“Private Temptations” January 20

 

Private Temptations - Like Joseph and Judah, all of us are tested and tried, sometimes through private temptations. How would you respond? Like Joseph or like Judah? Have you been tempted with discouragement or anger because you are experiencing some test or trial? Is it possible God is using that situation to prepare you for something great?Like Joseph and Judah, all of us are tested and tried, sometimes through private temptations. How would you respond? Like Joseph or like Judah?

Have you been tempted with discouragement or anger because you are experiencing some test or trial? Is it possible God is using that situation to prepare you for something great?

 

Today’s Readings:
Genesis 39 & 40
Psalm 10.1-11
Proverbs 4.1-6
Matthew 13.31-58

 

Private Temptations

 

Genesis 39 & Genesis 40:

Two Responses to Temptation

 

In yesterday’s reading (Gen. 38) we saw Judah’s private immorality, followed by his initial public self-righteousness when he condemned his daughter-in-law to death.

Here in 39 we see Joseph’s righteous behavior even when tempted in private.

Now Joseph was handsome in form and appearance.

And it came to pass after these things that his master’s wife cast longing eyes on Joseph, and she said, “Lie with me.”

But he refused and said to his master’s wife, “Look, my master does not know what is with me in the house, and he has committed all that he has to my hand. There is no one greater in this house than I, nor has he kept back anything from me but you, because you are his wife. How then can I do this great wickedness, and sin against God?”

10 So it was, as she spoke to Joseph day by day, that he did not heed her, to lie with her or to be with her.

How easy it would have been for him to say, “What’s the use? What has doing good gotten me so far?”

And talk about temptation! Here’s this woman throwing herself at him, but he shows honor to his master even in his speech (a proper attitude toward authority). Most importantly, he says, “How then can I do this great wickedness, and sin against God?” (v. 9).

Joseph realized that sin is first and foremost against God. While our sins can create major problems in other relationships with people, the biggest problem they create is in our relationship with God (Gal. 6.7-8; Heb. 12.7-11). As Joseph said, how then can I do this …?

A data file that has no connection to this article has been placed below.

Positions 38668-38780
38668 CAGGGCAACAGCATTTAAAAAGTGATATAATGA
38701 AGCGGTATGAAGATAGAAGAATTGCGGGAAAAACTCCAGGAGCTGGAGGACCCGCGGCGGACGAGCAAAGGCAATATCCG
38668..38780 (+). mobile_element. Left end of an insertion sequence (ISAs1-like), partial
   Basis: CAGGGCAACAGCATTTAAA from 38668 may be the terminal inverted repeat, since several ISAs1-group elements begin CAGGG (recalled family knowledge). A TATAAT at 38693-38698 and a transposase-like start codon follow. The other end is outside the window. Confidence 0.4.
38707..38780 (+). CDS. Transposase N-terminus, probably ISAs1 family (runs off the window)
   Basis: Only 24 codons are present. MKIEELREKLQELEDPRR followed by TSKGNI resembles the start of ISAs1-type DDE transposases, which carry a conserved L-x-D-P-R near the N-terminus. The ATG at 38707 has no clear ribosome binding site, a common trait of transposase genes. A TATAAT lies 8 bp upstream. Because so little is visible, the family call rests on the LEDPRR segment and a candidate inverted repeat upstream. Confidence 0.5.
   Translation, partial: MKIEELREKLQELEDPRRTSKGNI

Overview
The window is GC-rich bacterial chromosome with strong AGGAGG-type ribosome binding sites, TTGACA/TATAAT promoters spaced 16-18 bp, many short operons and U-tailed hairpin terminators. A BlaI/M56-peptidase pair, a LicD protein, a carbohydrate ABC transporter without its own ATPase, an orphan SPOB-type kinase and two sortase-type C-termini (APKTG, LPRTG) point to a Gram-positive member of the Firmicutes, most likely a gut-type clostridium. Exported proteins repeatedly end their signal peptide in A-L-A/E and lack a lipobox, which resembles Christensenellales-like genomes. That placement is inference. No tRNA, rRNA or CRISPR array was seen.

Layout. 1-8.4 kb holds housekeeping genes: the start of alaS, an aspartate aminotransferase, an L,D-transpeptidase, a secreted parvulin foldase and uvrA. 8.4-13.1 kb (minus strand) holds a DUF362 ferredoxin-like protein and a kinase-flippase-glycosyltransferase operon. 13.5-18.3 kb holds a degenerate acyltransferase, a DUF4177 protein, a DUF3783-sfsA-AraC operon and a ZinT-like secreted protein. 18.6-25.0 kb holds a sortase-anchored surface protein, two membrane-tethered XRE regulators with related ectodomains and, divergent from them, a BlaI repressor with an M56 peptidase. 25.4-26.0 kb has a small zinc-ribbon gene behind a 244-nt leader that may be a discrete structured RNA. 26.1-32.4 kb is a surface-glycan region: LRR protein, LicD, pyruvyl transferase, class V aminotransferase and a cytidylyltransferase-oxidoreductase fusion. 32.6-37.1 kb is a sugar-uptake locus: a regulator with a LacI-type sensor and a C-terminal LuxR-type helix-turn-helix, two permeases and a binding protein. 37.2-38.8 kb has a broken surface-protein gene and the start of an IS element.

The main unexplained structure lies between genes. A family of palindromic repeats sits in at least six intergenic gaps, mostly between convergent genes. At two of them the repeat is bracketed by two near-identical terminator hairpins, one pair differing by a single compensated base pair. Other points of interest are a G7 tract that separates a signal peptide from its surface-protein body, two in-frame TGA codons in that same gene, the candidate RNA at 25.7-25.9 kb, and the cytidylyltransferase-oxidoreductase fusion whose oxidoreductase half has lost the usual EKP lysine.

Sexual immorality, lying, stealing, drunkenness, outbursts of anger, and other sins of commission (what we do) are not the only ways we sin. We can also commit sins of omission, things we should do, but don’t—like forgiving someone who has wronged us or taking full responsibility for our own failings.

James 4.17 says, “Therefore, to one who knows the right thing to do and does not do it, to him it is sin.”

But, after repeated attempts to seduce Joseph, Potiphar’s wife falsely accuses him of trying to rape her. When she tells her husband, he has Joseph thrown into prison.

 

Tested & Tried

 

Why would God allow all this to happen to Joseph? Had God left him? Was He punishing him?

We know that isn’t the case, because the text repeatedly says that the Lord was with him:

The Lord was with Joseph, and he was a successful man; and he was in the house of his master the Egyptian. And his master saw that the Lord was with him and that the Lord made all he did to prosper in his hand. So Joseph found favor in his sight, and served him. Then he made him overseer of his house, and all that he had he put under his authority. So it was, from the time that he had made him overseer of his house and all that he had, that the Lord blessed the Egyptian’s house for Joseph’s sake; and the blessing of the Lord was on all that he had in the house and in the field. Thus he left all that he had in Joseph’s hand, and he did not know what he had except for the bread which he ate (Gen. 39.2-6).

20 Then Joseph’s master took him and put him into the prison, a place where the king’s prisoners were confined. And he was there in the prison. 21 But the Lord was with Joseph and showed him mercy, and He gave him favor in the sight of the keeper of the prison. 22 And the keeper of the prison committed to Joseph’s hand all the prisoners who were in the prison; whatever they did there, it was his doing. 23 The keeper of the prison did not look into anything that was under Joseph’s authority, because the Lord was with him; and whatever he did, the Lord made it prosper (Gen. 39.20-23).

All of God’s servants are tested and tried. Sometimes He uses other people, even sinful people like Joseph’s brothers and Potiphar’s wife, to do it. Abraham was tested as he waited for the promised child and then by the command to sacrifice that child. The “mama’s boy” Jacob was tested as he was forced to flee the home life he loved and as he was betrayed by his father-in-law. Later we’ll see Moses being tested and refined as he spends forty years herding sheep … and David by running from Saul for years.

The Apostle Paul said of himself:

“From the Jews five times I received forty stripes minus one. Three times I was beaten with rods; once I was stoned; three times I was shipwrecked; a night and a day I have been in the deep; in journeys often, in perils of waters, in perils of robbers, in perils of my own countrymen, in perils of the Gentiles, in perils in the city, in perils in the wilderness, in perils in the sea, in perils among false brethren; in weariness and toil, in sleeplessness often, in hunger and thirst, in fastings often, in cold and nakedness …” (2 Cor. 11.24-27).

We, too, are tested and like the men and women in the Bible. Sometimes He uses sinful people (a difficult spouse, child or other family member). Sometimes He uses our circumstances (financial hardship, sickness, loss, mistreatment, betrayal or some other difficulty). Continue reading